Saturday, 18 June 2016

This Is My Mourning

This is my serious post. Don't expect them too frequently. This occasion merits one, though.

My recurring nightmares all contain shootings. They are a common fear but an accepted fact of life for most American teenagers. We have grown up in a post-9/11 society where it seems necessary to be careful with the emotions of others not because we are good people, but for fear they will shoot up the school if we do otherwise. 

I spend the majority of my time living in London now and it has shown me that life doesn’t have to be this way. Telling Europeans about how we had drills for active shooters in school left them horrified. What kind of country would such a thing be necessary in? I just want to wake up to a world where there isn’t a mass shooting or an unarmed black boy getting gunned down on a near daily basis.

There are a few general arguments for why people think the right to bear arms is acceptable. One of them is the cliched guns don’t kill people, people kill people. Guns certainly don’t help the matter, though. How is it that Mateen was able to purchase all of his weapons from a local, federally licensed shop regardless of being on two federal watch lists? This was an approved sale. Even if there isn’t a complete eradication of guns, tighter restrictions need to be put in place. The purpose of guns is destruction and they were legally put in the hands of a suspicious character who became a mass murderer.

Another argument for the owning of firearms is self defense. This is easily contradicted by a study on nearly 200 cases done in Atlanta showing that home invaders were twice as likely to obtain any weapons in the house and use them violently than the owner’s were to actually use the gun in self defense. People try to divert the attention from guns being a major issue by speaking only of terrorism as the cause of the Orlando massacre. Shifting the focus doesn’t eliminate the fact that 85% of terrorist-caused deaths after 9/11 have been shootings. Propaganda videos released by members of Al Qaeda have expressed how easy it is to get guns in America and encourage members in the West to use this fact to their advantage. We are simplifying the work of terrorists for them.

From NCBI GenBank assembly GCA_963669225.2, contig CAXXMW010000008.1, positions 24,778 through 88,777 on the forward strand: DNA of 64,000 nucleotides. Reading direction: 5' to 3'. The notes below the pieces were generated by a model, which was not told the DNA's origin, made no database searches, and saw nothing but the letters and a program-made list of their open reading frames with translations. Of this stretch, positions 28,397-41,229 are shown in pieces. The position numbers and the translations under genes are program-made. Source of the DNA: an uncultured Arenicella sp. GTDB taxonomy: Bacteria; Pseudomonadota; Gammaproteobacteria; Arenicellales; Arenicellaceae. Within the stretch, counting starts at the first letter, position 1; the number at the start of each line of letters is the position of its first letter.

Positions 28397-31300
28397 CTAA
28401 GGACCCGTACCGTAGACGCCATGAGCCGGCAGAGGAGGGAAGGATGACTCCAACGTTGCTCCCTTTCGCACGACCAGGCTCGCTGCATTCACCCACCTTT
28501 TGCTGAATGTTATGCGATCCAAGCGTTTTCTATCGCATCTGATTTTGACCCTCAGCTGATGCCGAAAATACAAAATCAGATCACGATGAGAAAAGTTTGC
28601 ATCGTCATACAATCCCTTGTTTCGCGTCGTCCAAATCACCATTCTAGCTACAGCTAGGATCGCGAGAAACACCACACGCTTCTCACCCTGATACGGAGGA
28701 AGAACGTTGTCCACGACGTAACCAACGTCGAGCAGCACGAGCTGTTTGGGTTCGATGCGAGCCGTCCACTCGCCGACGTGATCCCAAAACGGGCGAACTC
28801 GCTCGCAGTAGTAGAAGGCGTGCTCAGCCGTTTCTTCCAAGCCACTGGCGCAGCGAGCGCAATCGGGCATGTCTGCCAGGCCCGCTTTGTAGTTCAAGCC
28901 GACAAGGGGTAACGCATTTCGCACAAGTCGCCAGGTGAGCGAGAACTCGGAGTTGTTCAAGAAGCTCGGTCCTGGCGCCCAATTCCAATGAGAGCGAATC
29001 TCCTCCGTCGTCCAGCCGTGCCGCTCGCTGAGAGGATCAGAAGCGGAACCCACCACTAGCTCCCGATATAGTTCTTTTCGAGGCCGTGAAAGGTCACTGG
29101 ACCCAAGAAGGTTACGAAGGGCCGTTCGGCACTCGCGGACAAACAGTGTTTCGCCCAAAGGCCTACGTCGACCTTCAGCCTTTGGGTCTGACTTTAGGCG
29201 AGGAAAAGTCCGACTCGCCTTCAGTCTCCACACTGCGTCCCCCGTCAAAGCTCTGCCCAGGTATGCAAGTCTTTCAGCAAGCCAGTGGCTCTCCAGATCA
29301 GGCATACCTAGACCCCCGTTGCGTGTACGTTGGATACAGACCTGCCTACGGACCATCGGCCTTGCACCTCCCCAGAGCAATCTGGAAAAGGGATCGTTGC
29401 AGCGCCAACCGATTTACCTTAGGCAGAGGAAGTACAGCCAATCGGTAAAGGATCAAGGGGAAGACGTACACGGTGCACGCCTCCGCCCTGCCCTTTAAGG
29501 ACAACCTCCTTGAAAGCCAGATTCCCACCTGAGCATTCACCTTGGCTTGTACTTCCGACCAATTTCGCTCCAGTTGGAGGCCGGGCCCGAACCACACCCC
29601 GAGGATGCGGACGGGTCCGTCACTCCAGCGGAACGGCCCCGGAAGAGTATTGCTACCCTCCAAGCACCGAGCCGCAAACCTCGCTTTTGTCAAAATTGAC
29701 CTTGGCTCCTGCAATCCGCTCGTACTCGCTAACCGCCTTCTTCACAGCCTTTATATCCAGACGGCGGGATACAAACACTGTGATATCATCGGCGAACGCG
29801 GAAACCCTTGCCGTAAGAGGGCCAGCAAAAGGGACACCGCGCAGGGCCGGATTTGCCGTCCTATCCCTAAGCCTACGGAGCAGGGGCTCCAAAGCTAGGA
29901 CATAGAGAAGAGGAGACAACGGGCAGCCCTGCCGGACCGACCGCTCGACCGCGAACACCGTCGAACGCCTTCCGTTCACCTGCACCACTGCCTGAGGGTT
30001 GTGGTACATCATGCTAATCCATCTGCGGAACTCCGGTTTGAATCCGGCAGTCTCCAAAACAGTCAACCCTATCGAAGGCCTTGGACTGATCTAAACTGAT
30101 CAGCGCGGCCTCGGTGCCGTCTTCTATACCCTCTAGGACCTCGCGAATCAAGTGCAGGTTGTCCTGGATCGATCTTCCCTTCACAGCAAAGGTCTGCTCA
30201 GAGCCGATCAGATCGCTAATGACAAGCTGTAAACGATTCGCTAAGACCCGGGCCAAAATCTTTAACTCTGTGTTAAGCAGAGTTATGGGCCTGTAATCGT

There is an outrageous amount of proof that stricter gun laws reduce the amount of gun-related deaths. That should be common sense, but if you don’t believe it, allow me to hit you with a few statistics about what the rest of the world is doing right. The big example is Australia. They banned firearms and even bought back guns after a mass shooting in 1996. Since then, there have been no gun related mass killings whatsoever and the firearms death rate dropped 56%. It’s infuriating that we look at this statistic and don’t learn anything from it. For every one million people in the United States there are slightly more than 106 gun deaths. In the UK, there’s only slightly more than 2 for every one million people. We are the number one in developed nations for both firearms per capita and homicide by firearms. It would be foolish to see that as a coincidence.

To endorse owning guns is to turn a blind eye to the deaths of children. Sandy Hook seemed to prove that Americans care more about owning lumps of metal than innocent lives because nothing has improved since then. Admittedly, I am without hope, because if that tragedy didn’t wake the country up, nothing will, but my argument still needs to be made. The injustice is too great to be ignored. Children are the future and poor gun control causes the death of far too many each year. In 2015, 265 children accidentally shot themselves or someone else. This isn’t a problem that can be solved by teaching young people proper weapon handling or running background checks; these toddlers were too young and it was just an accident. Only the elimination of firearms can stop that. No matter how much someone wants to go shooting or have that extra sense of protection from a gun, they would be a monster to believe that is worth hundreds of children being shot yearly.